Use the drop-down lists below to explore workshops by program or chronic condition.
Utah Local Health Departments provide education to parents and caregivers of children 12 and younger how to properly choose and install car seats and seat belts.
They talk about the different stages of car seats from rear facing, forward facing, booster and seatbelt. Education may be done through a class, an individual appointment or a community checkpoint event.
Contact Cambree Applegate, email@example.com, (801) 538-6852
Stepping On is an evidence-based fall prevention program that reduces falls among participants.
Falling is not an inevitable result of aging. Through practical lifestyle changes and community partnerships, we can substantially reduce fall risks, keeping older adults living independently with a good quality of life. Stepping On addresses known risk factors and promotes behavior change. Professional guest experts include a pharmacist, optometrist, physical therapist, and community safety officer.
Classes meet once a week for two hours. One session is 7 weeks long. Classes include interactive discussion and storytelling to promote adult learning. Education topics include: falls and risks, strength and balance exercises, medication review, home hazards, safe footwear, vision and falls, community mobility, and safety in public places.
Visit www.health.utah.gov/vipp/older-adults/falls for more information
The Violence and Injury Prevention Program aims to be a trusted and comprehensive resource for data and technical assistance related to violence and injury. With this information, we help promote partnerships and programs to prevent injuries and improve public health.
Evidence based education for community members and professionals available at no cost, designed to increase participants’ abilities to recognize someone at risk for suicide, engage them in a conversation about their thoughts of suicide, and support them in seeking professional care and staying safe.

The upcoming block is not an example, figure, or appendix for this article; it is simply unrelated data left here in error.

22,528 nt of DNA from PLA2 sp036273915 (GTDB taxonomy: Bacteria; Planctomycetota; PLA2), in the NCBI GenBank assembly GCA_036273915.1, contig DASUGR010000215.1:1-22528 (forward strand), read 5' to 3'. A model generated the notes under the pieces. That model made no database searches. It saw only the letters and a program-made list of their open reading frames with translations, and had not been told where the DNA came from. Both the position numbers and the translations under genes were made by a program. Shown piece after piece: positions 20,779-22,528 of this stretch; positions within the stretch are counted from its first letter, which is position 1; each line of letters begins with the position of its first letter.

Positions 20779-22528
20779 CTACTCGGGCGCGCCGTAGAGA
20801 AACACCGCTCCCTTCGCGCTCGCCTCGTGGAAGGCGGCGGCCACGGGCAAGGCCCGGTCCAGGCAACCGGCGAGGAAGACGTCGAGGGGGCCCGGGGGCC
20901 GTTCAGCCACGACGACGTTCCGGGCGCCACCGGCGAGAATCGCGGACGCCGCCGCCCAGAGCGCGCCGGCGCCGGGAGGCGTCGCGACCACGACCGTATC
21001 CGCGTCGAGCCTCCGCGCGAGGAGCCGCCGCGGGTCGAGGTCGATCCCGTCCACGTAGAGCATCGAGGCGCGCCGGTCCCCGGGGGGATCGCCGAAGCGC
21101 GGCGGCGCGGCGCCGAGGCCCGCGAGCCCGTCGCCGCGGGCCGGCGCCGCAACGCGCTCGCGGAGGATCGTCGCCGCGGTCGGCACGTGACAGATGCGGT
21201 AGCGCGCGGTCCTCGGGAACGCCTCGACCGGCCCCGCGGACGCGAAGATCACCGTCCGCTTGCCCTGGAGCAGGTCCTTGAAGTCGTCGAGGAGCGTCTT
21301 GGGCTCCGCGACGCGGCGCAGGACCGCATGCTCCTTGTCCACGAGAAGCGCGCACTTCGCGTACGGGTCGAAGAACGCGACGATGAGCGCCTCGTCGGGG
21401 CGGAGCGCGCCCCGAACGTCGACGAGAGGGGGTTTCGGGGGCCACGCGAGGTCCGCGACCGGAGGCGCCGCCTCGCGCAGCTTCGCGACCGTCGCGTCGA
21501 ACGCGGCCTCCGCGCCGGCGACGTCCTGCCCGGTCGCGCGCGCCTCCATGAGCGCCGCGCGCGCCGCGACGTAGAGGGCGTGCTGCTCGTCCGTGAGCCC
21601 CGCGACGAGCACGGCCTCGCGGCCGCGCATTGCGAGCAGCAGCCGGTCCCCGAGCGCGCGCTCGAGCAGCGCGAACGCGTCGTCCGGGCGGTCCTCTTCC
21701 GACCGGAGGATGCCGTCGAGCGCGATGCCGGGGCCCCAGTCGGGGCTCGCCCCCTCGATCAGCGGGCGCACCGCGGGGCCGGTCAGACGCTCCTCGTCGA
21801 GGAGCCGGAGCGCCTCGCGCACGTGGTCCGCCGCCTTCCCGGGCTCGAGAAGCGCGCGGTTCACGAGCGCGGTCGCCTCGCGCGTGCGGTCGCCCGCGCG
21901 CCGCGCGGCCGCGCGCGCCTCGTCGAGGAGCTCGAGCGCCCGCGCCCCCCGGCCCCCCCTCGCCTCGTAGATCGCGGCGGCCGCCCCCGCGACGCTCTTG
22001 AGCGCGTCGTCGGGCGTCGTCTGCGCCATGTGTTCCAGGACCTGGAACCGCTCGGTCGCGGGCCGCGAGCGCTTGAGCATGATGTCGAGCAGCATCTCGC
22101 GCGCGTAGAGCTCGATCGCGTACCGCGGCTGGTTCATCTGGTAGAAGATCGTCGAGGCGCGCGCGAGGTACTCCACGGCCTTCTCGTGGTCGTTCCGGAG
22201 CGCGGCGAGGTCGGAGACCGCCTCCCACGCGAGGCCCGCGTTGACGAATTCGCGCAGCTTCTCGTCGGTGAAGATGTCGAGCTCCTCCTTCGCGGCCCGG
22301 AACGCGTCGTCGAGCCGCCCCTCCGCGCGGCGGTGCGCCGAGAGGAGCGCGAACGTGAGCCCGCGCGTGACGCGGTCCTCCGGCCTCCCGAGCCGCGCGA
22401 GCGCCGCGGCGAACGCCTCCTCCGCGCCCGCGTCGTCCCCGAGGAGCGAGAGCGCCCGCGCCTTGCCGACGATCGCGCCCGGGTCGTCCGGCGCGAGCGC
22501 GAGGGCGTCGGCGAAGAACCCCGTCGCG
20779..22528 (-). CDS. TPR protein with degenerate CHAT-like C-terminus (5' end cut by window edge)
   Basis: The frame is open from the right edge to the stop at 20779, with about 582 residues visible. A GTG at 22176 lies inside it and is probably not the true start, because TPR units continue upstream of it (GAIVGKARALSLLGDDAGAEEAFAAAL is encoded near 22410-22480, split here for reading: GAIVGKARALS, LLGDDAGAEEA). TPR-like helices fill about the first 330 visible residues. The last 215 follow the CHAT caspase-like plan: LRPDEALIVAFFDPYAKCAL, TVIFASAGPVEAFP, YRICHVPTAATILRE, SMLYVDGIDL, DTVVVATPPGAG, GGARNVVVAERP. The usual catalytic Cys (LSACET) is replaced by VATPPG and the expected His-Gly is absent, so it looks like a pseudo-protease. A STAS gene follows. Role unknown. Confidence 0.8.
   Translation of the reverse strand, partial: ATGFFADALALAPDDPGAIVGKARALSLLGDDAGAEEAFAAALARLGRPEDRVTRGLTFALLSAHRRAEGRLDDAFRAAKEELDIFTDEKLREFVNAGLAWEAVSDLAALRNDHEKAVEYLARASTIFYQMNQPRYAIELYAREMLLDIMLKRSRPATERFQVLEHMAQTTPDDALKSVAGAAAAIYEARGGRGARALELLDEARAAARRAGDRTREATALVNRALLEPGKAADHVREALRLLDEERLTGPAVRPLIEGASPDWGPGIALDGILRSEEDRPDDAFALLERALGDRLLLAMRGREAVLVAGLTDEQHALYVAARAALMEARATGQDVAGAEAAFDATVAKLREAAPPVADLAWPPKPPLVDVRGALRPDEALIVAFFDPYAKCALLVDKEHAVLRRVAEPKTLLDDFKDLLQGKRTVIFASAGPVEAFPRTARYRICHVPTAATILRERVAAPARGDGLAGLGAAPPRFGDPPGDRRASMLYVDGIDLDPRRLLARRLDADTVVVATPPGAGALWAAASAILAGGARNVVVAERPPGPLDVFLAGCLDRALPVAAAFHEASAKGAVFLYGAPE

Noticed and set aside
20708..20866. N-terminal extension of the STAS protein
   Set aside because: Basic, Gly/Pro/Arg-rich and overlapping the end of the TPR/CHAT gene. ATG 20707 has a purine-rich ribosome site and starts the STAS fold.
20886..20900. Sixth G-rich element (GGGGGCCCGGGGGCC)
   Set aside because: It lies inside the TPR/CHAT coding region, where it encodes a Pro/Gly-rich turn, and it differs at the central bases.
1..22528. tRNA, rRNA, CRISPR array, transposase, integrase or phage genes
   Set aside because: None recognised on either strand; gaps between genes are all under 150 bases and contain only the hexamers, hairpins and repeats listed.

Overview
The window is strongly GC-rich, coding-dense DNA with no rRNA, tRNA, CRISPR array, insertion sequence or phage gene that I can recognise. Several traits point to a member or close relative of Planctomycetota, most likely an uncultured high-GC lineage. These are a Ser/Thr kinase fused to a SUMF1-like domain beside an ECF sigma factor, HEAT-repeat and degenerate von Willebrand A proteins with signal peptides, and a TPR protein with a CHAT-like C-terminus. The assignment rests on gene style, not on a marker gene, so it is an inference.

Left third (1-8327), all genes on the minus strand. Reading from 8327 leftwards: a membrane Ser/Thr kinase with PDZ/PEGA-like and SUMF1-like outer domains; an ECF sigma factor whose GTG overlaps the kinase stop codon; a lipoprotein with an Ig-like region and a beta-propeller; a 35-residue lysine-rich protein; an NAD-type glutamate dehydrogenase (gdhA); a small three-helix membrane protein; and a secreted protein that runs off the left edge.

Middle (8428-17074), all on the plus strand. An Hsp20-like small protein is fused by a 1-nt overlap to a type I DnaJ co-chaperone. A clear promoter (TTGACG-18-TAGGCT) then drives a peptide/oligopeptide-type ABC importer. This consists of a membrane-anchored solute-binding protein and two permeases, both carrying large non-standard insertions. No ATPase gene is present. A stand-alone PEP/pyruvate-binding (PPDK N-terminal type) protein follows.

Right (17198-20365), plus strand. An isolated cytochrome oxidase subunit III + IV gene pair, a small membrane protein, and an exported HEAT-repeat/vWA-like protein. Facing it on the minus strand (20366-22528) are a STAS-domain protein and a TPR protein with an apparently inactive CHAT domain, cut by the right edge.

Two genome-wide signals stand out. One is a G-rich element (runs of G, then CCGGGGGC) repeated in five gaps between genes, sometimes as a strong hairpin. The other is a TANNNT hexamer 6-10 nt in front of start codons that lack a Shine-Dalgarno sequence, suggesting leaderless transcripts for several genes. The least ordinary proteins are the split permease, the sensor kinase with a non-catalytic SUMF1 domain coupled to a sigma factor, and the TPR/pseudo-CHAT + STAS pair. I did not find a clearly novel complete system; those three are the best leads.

These trainings are targeted toward family members, social supports, and professionals engaging with a person at risk of suicide. Family members and friends often don’t know how to help their loved one or what to say when thoughts of suicide are present or when a loved one survives a suicide attempt. This training can provide practical conversation tips, methods to keep a loved one safe, and resources to get crisis intervention or outpatient help when needed. Individuals can request a training for a group (work site, church, youth group, etc), or they can request to participate in an already scheduled training. Participants completing the program can expect to have:
Visit www.utahsuicideprevention.org/education-training for more information.
Andrea Hood, Suicide Prevention Coordinator, Utah Department of Health
The Utah TBI Fund is used to contract for a variety of resources.
The Utah TBI Fund is used to contract for resource facilitation services; neuro-psychological assessments; education of professionals and the public regarding understanding, treatment, and prevention of TBI; and to support an information and referral system for persons with a TBI and their families. Resource facilitation is a process that helps individuals and families by providing short term support with problem solving and linking people in need with available and appropriate resources to assist with a successful return to school, work, or community reintegration.
Visit www.health.utah.gov/tbi/ for more information